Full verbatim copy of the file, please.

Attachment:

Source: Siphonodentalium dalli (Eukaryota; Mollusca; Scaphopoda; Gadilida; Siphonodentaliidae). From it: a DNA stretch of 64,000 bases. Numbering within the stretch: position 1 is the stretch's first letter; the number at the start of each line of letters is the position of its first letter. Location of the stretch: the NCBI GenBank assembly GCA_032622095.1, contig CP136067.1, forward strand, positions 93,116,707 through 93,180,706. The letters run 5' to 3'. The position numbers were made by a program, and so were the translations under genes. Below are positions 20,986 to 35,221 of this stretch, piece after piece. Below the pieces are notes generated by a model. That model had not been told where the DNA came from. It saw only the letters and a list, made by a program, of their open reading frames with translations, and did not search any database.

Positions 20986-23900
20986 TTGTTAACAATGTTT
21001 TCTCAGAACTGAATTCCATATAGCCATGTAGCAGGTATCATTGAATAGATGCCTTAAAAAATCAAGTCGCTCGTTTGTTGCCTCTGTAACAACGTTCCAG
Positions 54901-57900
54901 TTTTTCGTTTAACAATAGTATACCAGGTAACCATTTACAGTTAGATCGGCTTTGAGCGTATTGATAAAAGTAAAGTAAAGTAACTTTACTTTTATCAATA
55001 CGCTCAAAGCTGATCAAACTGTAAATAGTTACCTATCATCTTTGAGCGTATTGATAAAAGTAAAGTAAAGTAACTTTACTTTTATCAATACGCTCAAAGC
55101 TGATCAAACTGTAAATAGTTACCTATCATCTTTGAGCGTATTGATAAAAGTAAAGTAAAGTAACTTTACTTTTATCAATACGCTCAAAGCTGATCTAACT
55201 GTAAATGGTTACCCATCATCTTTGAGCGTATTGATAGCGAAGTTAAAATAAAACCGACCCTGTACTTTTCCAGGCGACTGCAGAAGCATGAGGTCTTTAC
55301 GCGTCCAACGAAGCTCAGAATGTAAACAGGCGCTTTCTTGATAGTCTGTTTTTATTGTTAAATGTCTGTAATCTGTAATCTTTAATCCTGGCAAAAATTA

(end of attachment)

Source: Siphonodentalium dalli (Eukaryota; Mollusca; Scaphopoda; Gadilida; Siphonodentaliidae). From it: a DNA stretch of 64,000 bases. Numbering within the stretch: position 1 is the stretch's first letter; the number at the start of each line of letters is the position of its first letter. Location of the stretch: the NCBI GenBank assembly GCA_032622095.1, contig CP136067.1, forward strand, positions 93,116,707 through 93,180,706. The letters run 5' to 3'. The position numbers were made by a program, and so were the translations under genes. Below are positions 20,986 to 35,221 of this stretch, piece after piece. Below the pieces are notes generated by a model. That model had not been told where the DNA came from. It saw only the letters and a list, made by a program, of their open reading frames with translations, and did not search any database.

Positions 20986-23900
20986 TTGTTAACAATGTTT
21001 TCTCAGAACTGAATTCCATATAGCCATGTAGCAGGTATCATTGAATAGATGCCTTAAAAAATCAAGTCGCTCGTTTGTTGCCTCTGTAACAACGTTCCAG
Positions 54901-57900
54901 TTTTTCGTTTAACAATAGTATACCAGGTAACCATTTACAGTTAGATCGGCTTTGAGCGTATTGATAAAAGTAAAGTAAAGTAACTTTACTTTTATCAATA
55001 CGCTCAAAGCTGATCAAACTGTAAATAGTTACCTATCATCTTTGAGCGTATTGATAAAAGTAAAGTAAAGTAACTTTACTTTTATCAATACGCTCAAAGC
55101 TGATCAAACTGTAAATAGTTACCTATCATCTTTGAGCGTATTGATAAAAGTAAAGTAAAGTAACTTTACTTTTATCAATACGCTCAAAGCTGATCTAACT
55201 GTAAATGGTTACCCATCATCTTTGAGCGTATTGATAGCGAAGTTAAAATAAAACCGACCCTGTACTTTTCCAGGCGACTGCAGAAGCATGAGGTCTTTAC
55301 GCGTCCAACGAAGCTCAGAATGTAAACAGGCGCTTTCTTGATAGTCTGTTTTTATTGTTAAATGTCTGTAATCTGTAATCTTTAATCCTGGCAAAAATTA